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DrasticDreamer's avatar

Is ibuprofen gel sold in the U.S.?

Asked by DrasticDreamer (23996points) April 14th, 2015

As asked. Someone I know who visited me from London showed me some ibuprofen body gel that he uses for pain sometimes, and I’m interested in buying some. I get really bad rib pain that I always avoid taking pills for, because I also get migraines, so I’d have to take Advil a lot in order to be pain-free. Which would be horrible for my stomach.

But I can’t see to find the gel anywhere. I checked on Google, looked on Amazon, but there was nothing. If anyone knows any specific brand names so I can refine my search, that would be really great!

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21 Answers

DrasticDreamer's avatar

@Stinley Hmm, bizarre. I find it hard to believe that somewhere like England would sell it if it wasn’t safe, or at least as safe as the oral medications. Sigh. But thank you for finding that for me, it was informative, regardless.

rojo's avatar

@DrasticDreamer I suppose you could order it online from Canada, Mexico or one of the many other enlightened countries.

It appears there is also a Ketoprofen gel that might work. I know I used to take Orudis before they started selling it OTC (which I understand they have stopped doing again) and it worked better than the Naproxin I now have to take.

janbb's avatar

Many drugs such as paracetomal (a strong pain reliever) are available OTC in England and Europe that are not available here. Conversely, some years ago, I couldn’t buy Tylenol or acetaminophen there at all.

BhacSsylan's avatar

@janbb Paracetamol is acetaminophen is tylenol (and not tylenol 3, just OTC tylenol). Paracetomal is not anything, as far as I know.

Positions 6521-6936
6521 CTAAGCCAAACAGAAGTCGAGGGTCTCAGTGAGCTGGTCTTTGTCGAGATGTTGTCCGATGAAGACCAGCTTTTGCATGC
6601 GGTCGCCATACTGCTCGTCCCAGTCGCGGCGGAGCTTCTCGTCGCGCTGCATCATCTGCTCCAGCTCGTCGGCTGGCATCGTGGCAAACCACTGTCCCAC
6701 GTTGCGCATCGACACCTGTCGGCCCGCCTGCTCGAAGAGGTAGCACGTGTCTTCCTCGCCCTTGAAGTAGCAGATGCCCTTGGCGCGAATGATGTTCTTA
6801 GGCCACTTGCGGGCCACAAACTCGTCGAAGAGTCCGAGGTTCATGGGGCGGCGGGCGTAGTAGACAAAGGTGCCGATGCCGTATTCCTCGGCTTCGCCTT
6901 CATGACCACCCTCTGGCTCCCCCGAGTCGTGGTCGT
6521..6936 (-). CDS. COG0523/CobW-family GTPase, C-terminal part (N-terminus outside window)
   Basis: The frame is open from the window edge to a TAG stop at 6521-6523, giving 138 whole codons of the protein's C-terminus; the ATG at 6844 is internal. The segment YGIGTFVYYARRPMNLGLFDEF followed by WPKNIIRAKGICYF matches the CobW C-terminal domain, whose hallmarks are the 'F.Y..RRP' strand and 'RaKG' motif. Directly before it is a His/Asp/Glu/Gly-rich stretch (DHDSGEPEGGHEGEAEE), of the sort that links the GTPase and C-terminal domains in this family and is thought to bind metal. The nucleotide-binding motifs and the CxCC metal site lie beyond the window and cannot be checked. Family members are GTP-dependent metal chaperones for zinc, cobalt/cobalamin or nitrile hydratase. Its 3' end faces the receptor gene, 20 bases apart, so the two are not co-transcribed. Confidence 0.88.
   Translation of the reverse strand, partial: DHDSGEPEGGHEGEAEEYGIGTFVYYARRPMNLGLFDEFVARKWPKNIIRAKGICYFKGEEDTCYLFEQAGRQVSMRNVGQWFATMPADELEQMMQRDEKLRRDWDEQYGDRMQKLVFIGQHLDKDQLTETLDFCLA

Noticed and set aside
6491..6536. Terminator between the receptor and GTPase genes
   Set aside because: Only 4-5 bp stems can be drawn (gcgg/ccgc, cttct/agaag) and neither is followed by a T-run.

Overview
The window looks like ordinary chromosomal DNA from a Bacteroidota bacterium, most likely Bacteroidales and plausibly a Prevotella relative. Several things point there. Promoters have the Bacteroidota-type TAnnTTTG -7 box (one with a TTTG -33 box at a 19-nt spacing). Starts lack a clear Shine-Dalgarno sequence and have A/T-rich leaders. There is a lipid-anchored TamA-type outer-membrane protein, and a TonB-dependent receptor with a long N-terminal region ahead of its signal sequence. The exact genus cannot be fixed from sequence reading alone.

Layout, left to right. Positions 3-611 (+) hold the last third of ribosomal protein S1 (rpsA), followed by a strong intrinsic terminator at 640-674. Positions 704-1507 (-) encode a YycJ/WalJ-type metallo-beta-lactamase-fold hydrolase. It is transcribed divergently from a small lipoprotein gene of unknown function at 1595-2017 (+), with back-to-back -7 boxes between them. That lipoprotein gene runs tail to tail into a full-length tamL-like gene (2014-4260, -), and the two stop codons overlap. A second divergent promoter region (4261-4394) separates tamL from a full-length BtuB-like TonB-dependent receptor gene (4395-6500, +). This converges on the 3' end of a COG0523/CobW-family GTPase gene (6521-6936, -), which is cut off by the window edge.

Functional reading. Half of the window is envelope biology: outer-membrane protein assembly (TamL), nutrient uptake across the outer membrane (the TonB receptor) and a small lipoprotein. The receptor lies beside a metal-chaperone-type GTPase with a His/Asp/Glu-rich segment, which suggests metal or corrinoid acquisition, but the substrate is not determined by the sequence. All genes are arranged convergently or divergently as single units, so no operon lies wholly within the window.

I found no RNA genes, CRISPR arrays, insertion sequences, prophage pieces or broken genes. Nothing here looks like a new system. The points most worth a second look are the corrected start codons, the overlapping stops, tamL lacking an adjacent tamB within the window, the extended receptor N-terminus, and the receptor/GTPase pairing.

Also, @DrasticDreamer, the FDA and other countries’ regulatory agencies have different metrics. In 2009, they didn’t have the data to impress the FDA, despite garnering support with the others, but these are not exactly uncommon conflicts. The major one in recent memory is Thalidomide, where several countries in Europe, most notably Germany, declared it safe while the FDA held off. This led to a huge spike in (mostly fatal) birth deformities in Europe that many people in the US don’t even known about because it never happened here. On the other end, european countries banned aspartame for many years based on a terribly done trial that the FDA rightly declared as inconclusive, and it was only recently (as in, in the last few years) that the EU finally took a second look and agreed. And I’m sure there are examples going the other direction where the EU was correct and the FDA had to change course (as seems like may be the case here), but I don’t know them off hand

I also haven’t seen much follow up from that article (it was 2009), though I have seen some noises that they’re available in the US, just not widely, though no reason as to why. Pharmaceutical companies may have cleared the hurtle but decided it wasn’t worth the hassle to market them.

janbb's avatar

@BhacSsylan Excuse my poor spelling but that is not my understanding or experience with paracetamol. It was much stronger than acetaminophen at least when I took it years ago and I believe may have had some codeine in it. I was told in many chemists over there that acetaminophen was not available in England. Perhaps it has changed.

Actually, I just did some reading and you are correct; they are the same. So I wonder why I was never told that by the chemists when I asked for acetaminophen.

But your main point is the same as mine that there are different standards for drugs in different countries.

rojo's avatar

@BhacSsylan a newer (2011) Article about the testing and use of Thalidomide in the US. In June 1962, Merrell’s Director of Medical Research Dr. Carl Bunde testified before Congress that thalidomide was never sold in the U.S., leaving out the fact that 2.5 million doses had been distributed to 20,000 people by 1,200 doctors. – from above source.

And, evidently it is still used in the treatment of Leprosy: In 1998, thalidomide was approved by the U.S. Food and Drug Administration for the treatment of leprosy and, subsequently, for multiple myeloma. – from highlighted source.

BhacSsylan's avatar